Posted: February 13, 2011, 5 a.m. EST
Q: I got a male, Syrian hamster called Peanut around three days ago. The pet shop told us to wait two days before we touch him or hold him to let him get used to the new surroundings. I have two things that worry me about my hamster. The first worry is that he is awake during the day, not night. Is this natural? It is nice to see him all day, but I worry that this is unnatural. The second worry is that I can’t pick him up. I went to pick him up yesterday, and he bit me hard enough to make me bleed. My sister also got a hamster, and it is nocturnal, so it won’t get handled a lot. Both hamsters are bedded on shredded paper because the sawdust was too much for the hamsters and my family. They are eating a hamster mix. My main concern is the biting, because I love him dearly, but I can’t give him a cuddle.
A: Every hamster is different when it comes to getting used to a new environment, but there’s one important thing to remember: hamsters are most definitely creatures of habit. Peanut has been living in the bustle of a busy, bright shop during the day. He’ll find his own rhythm soon.
You can help Peanut by keeping things consistent in “his” room when the lights are on, and when it’s quiet. Feed him as early in the evening as possible every day, and make a big show of it. Dump the old food and put in new. Provide some safe, fresh food morsels as well (to raise the excitement level, and also because a diet of only hamster mix isn’t really optimal). Those new smells will stir him and get him energized, and he’ll begin to gear his life around that event.
It’s frustrating to be bitten by a pet you love so much. Like any good friendship, building trust takes a little time. Getting a new hamster hand-friendly is a process that requires patience; but here again, once Peanut is used to getting picked up and held, he will likely never bite again. Hamsters are just like that. They learn what works and stick with it.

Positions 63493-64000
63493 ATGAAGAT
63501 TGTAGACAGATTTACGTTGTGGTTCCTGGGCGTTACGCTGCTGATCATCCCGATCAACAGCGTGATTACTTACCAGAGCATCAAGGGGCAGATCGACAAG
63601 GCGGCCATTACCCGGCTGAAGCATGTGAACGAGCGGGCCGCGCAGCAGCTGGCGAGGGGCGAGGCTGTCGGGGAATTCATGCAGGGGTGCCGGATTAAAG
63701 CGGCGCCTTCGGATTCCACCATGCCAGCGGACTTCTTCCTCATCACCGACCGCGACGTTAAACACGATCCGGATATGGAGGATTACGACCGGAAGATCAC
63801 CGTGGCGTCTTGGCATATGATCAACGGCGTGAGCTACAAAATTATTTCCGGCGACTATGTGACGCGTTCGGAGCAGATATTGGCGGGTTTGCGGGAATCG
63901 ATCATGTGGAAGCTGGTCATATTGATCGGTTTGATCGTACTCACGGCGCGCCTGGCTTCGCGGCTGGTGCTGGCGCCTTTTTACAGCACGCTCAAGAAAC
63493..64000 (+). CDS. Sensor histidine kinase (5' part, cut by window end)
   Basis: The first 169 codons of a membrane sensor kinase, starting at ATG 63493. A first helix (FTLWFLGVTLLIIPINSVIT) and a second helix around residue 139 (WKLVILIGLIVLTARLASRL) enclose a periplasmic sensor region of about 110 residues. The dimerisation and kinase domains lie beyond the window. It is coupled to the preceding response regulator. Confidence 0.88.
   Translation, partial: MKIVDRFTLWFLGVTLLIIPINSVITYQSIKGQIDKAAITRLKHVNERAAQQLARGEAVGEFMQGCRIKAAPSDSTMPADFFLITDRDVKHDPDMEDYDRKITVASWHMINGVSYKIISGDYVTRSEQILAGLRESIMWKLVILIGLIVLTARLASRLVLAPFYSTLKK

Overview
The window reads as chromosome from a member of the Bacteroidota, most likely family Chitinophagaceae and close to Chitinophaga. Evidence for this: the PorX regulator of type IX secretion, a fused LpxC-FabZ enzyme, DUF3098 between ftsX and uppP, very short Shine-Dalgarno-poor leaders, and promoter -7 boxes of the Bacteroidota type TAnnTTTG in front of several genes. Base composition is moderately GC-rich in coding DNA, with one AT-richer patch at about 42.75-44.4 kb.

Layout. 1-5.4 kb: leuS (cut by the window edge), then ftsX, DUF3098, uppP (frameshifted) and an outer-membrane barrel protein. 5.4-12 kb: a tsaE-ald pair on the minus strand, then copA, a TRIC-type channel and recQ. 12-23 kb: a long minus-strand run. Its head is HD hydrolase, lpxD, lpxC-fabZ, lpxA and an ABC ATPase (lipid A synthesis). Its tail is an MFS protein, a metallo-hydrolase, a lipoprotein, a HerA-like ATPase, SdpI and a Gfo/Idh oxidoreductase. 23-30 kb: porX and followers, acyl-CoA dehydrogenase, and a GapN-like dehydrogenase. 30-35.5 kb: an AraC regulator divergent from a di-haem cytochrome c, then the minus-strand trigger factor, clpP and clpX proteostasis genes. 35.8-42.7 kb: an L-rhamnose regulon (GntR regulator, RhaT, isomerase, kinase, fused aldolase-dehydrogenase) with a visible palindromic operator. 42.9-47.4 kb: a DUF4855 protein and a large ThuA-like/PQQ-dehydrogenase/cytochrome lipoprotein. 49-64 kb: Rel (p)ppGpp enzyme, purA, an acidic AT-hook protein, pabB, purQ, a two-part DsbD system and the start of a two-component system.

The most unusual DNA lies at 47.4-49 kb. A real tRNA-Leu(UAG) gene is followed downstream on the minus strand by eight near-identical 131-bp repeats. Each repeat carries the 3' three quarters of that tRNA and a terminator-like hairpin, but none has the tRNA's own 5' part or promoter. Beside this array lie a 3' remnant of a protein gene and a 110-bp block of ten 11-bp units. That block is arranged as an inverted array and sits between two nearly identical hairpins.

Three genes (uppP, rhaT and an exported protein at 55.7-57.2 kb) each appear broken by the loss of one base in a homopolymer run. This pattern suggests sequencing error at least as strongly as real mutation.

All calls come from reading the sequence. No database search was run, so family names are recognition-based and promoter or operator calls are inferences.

Another thing to keep in mind: hamsters’ weak eyesight means they will often try to identify new things with their teeth. If your fingers smell like food in any way, Peanut will probably think a snack is being offered. Remember to wash your hands every time before you handle him.
An approach you might take in getting to know Peanut involves your clean, dry bathtub. Close the drain and put a large towel on the bottom. Bring Peanut in his cage to the tub along with a lightweight mug or jar. Put the cage inside the tub and open the lid. Sit in the tub and place the mug inside the cage. When he climbs in the mug, slowly lift him out in the mug. If he’s really nervous, it may take a few days of trying before you can safely bring the mug all the way out of the cage without him jumping out. Gently place the mug in the tub and let him climb out when he’s ready. (If he’s not too jumpy or quick, you can try this on a couch or bed instead of the tub.)
Peanut will start to explore the tub and eventually have to crawl on you. Let him get used to your scent by exploring all around you. You don’t want to put your fingers in front of him. It’s grabbing and fingers that likely frighten your hamster.
After a few minutes, try nudging your hamster where you want him to go using the back of your hand or wrist. When that works well, slowly and unthreateningly, rub and stroke him a bit. Eventually, you can let him climb on your hands while you lay them flat on the tub floor. When he climbs on readily, lift your hand a few inches off the tub floor. If he jumps, he won’t get hurt while your hands are low.
You may have to do this several times until Peanut feels like it’s a routine and even interesting. It sounds like you’re already being patient and careful. Those are terrific qualities in a pet owner; ones that will help your hamster trust you and look forward to spending time with you very soon.
As you get to know Peanut, your sister’s hamster might surprise you. Once he realizes that people are fun, you might find him awake and hopping at the cage door waiting to play!
As for the litter, you might try a hamster-safe commercial litter. These aren’t too dusty, and they absorb far better than what you’re using now, which can be important. A damp or smelly cage isn’t good for anyone, especially Peanut.
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